I think that Democrats really feel the moral differences, and respond to them as if Republicans were claiming that their behavior is totally pure. This is a puerile view of religion. Most religious people understand that humans are sinful and that religion is a way of encouraging them to repent and sin no more and offering them redemption. Yes, many religious people are judgmental, but not so much of ordinary sinners as of leaders who are expected to set examples. They are forgiving of the penitent, but realize that forgiveness doesn't necessarily mean you don't have to live with the consequences of your actions. They know that God forgives the penitent, not sins clung to, rationalized and hidden from. His healing comes from the admission of sin, undergoing the pain of that admission and not repeating the sin, in other words, growth and improvement. Of course, not all Republicans are religious. An awful lot of libertarian Republicans reject religion. Barry Goldwater certainly wasn't what people think of as religious. He hated what he saw as holier-than-thou attitudes and religious values intruding into political ones.

Advocates of traditional morality aren't necessarily motivated by a desire to condemn others. I believe in the so-called "family values" because they do a better job of creating and preserving a healthy society, by instilling responsibility, respect for law and others' rights, a work ethic and a sense of personal honor that is the basis for honesty. I don't believe in "victimless crimes" except for someone who takes nothing from society and contributes nothing to it, and such people are pretty hard to find. Even the Unabomer had to go to town occasionally.

The Blather

ABC News, apparently unsatisfied with bagging Foley is still after Haster. Three more former pages have come forward with stories about contacts from Foley which are stomach-turning. Why only now? Hey, instant fame, baby! Foley is a creep, but that's not news. The report that Hastert knew Foley was gay doesn't necessarily put him on notice that Foley was a virtual predator. I say virtual because we haven't heard anything that indicates that he actually had physical contact with these kids. Until there's such proof, he's still not in the same league as Studds and Crane. ABC is taking the position that Hastert should have started a criminal investigation as soon as he heard about the first few emails, which were innocuous, because he knew Foly was gay. If he had, would ABC have congratulated on his foresight or called it harassment and a witch hunt?

The ABC blog calls itself The Blotter. It's certainly intent on blotting out people's careers, but not if they're Democrats.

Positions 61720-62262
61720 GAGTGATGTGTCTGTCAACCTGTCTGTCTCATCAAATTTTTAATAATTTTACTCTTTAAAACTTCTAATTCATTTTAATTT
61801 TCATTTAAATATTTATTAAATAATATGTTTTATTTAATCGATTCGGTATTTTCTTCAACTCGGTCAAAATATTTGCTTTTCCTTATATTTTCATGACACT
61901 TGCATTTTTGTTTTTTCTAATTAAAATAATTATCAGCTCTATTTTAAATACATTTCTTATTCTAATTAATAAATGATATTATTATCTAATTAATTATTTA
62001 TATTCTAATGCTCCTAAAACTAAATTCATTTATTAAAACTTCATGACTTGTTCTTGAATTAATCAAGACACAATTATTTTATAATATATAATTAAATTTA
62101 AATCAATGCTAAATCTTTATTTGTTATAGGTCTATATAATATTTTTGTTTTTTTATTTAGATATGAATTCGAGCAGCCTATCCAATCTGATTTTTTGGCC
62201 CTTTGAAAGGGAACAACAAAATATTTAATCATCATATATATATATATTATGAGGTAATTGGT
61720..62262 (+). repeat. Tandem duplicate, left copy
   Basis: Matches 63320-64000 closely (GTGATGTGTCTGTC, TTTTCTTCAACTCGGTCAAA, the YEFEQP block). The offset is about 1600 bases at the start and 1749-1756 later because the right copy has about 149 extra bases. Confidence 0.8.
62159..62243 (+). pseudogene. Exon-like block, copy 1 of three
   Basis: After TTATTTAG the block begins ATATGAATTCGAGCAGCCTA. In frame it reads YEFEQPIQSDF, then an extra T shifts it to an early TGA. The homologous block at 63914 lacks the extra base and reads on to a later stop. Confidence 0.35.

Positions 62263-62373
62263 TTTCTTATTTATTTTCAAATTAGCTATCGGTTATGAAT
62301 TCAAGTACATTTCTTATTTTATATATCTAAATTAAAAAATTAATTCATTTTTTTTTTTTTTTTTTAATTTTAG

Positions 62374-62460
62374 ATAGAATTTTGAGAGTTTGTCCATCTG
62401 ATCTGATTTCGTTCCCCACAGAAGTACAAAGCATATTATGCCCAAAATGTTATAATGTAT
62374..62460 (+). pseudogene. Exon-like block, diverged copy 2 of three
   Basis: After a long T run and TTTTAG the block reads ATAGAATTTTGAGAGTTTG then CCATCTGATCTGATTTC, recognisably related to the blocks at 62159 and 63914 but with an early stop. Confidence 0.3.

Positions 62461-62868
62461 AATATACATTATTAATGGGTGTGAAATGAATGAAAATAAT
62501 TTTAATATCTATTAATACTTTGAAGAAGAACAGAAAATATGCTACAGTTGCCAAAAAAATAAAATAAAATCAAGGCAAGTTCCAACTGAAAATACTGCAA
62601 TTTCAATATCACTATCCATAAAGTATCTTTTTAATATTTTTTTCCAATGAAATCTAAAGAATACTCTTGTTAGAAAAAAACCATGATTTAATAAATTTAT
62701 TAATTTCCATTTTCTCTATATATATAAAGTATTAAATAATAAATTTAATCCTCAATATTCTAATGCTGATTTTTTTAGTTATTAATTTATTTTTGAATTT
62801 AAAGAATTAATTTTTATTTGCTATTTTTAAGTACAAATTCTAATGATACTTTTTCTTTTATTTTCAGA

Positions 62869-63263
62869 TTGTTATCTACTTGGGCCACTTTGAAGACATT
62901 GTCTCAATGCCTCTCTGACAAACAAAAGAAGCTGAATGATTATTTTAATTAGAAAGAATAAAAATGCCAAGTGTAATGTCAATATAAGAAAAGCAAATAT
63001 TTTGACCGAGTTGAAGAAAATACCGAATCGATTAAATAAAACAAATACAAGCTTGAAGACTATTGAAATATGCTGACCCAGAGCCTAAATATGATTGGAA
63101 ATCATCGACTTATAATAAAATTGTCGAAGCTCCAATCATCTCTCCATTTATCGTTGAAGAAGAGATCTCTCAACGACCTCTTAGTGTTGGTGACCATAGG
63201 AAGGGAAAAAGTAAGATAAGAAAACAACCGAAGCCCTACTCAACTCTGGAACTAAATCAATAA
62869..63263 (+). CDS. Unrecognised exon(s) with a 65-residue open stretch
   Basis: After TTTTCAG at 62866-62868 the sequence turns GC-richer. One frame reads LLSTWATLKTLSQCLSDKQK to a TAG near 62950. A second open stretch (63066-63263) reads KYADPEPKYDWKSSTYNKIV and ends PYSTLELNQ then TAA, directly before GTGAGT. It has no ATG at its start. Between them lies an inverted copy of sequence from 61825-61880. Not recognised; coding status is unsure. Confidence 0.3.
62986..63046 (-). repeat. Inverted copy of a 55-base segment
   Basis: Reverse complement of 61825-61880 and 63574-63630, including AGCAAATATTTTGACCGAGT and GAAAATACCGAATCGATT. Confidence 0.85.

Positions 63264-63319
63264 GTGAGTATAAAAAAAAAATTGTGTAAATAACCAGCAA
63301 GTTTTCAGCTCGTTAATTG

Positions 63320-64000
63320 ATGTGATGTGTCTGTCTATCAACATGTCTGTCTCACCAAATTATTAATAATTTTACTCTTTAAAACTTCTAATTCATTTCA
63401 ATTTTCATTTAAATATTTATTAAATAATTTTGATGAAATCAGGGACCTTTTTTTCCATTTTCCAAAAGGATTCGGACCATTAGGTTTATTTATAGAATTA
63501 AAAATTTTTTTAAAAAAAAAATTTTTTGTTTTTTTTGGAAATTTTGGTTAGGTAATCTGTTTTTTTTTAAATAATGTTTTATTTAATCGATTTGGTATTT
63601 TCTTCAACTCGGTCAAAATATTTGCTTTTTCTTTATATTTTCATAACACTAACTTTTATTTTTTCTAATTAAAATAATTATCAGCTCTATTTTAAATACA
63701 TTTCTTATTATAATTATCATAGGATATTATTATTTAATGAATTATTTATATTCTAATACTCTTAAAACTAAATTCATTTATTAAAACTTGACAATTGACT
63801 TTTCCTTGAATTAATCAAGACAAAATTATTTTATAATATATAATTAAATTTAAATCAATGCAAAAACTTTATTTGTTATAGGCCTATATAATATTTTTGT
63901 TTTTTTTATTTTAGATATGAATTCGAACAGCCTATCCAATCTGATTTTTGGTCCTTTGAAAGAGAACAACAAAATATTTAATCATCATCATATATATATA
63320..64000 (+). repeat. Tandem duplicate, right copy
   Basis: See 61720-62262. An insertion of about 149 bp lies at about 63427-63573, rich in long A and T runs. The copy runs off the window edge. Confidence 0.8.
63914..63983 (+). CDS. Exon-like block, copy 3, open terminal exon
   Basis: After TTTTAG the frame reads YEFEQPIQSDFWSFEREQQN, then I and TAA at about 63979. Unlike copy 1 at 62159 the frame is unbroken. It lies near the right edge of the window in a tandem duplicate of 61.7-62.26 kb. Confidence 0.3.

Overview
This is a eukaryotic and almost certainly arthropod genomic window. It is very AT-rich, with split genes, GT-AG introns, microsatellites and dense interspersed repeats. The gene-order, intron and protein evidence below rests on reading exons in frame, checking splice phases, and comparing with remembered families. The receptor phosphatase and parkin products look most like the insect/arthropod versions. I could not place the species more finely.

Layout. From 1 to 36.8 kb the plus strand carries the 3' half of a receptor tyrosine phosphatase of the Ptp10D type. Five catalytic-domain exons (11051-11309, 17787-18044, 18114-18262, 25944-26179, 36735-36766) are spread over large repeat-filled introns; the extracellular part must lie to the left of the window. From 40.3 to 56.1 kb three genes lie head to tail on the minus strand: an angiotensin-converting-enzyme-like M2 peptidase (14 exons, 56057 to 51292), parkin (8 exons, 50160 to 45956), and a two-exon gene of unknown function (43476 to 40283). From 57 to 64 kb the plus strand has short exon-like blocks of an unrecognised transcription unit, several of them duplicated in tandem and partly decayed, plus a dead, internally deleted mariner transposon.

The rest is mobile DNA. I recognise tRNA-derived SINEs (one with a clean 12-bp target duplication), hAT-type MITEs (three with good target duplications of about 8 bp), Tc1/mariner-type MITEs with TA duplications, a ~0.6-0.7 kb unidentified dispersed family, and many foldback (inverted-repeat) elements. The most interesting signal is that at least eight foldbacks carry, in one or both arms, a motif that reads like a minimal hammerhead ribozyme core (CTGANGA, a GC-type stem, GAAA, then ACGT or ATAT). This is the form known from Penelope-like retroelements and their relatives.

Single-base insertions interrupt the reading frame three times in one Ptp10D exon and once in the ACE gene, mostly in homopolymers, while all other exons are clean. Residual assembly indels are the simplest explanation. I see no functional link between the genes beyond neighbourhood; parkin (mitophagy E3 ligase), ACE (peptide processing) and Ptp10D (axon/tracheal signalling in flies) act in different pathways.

The price of fame

Bill the blogger who revealed Jordan Edmund's identity, which he discovered through ABC's website. It's a fascinating bit of internet sleuthing. Who knew there was a webpage about page alumni? I'm not so sure that's a good idea, but it's been taken down now.

Anyway, Bill's last post is as follows:
I turned the comment off because someone is trying to bring one of my children into this. My son is a MINOR unlike Jordan Edmund. I have been on several radio shows this morning, including Glenn Beck. If you would like to help me you can please click the Make a Donation button on the right side bar. The hate mail has been pouring in and a lot of threats have been made. I can take the heat, but my family is very nervous.
Yikes! I hope I never post anything so explosive here. I don't think I need to worry though.

We're all waiting for Jordan Edmund to tell his story now, but he's wisely consulted an attorney.

The Mouse Takes the Cheese. The Cheese hires a lawyer.

Why does a victim need a lawyer? Well, as Drudge is reporting, the former page who traded IMs with Foley was baiting Foley, "punking" him in currentspeak. How did they end up in the hands of Democrats and ABC news. That needs to be explained. The kid has hired an attorney, possibly, I suppose, in case he gets accused of libel, slander or violating Foley's privacy, or to sue Foley. Or maybe to negotiate a book deal. Whatever.

The Oklahoman is reporting:
A former U.S. House page working on the gubernatorial campaign of Republican Rep. Ernest Istook may be a part of the scandal involving former U.S. Rep. Mark Foley, The Oklahoman has learned.
It confirms much of what Drudge said, but doesn't say how the IMs got into the hands of bloggers and Democrats. However, there's a sidebar about William Kerr whose blog is the first to name Edmund. I think the kid did a public service, but he should have met with the Speaker ASAP when the scandal broke. How did he record these IMs? How did they get into the hands of the Democrats and ABC. More to come, I'm sure, but if I were Brian Ross and had been used in a political stunt, I'd tell everybody who my source is, but Ross probably won't.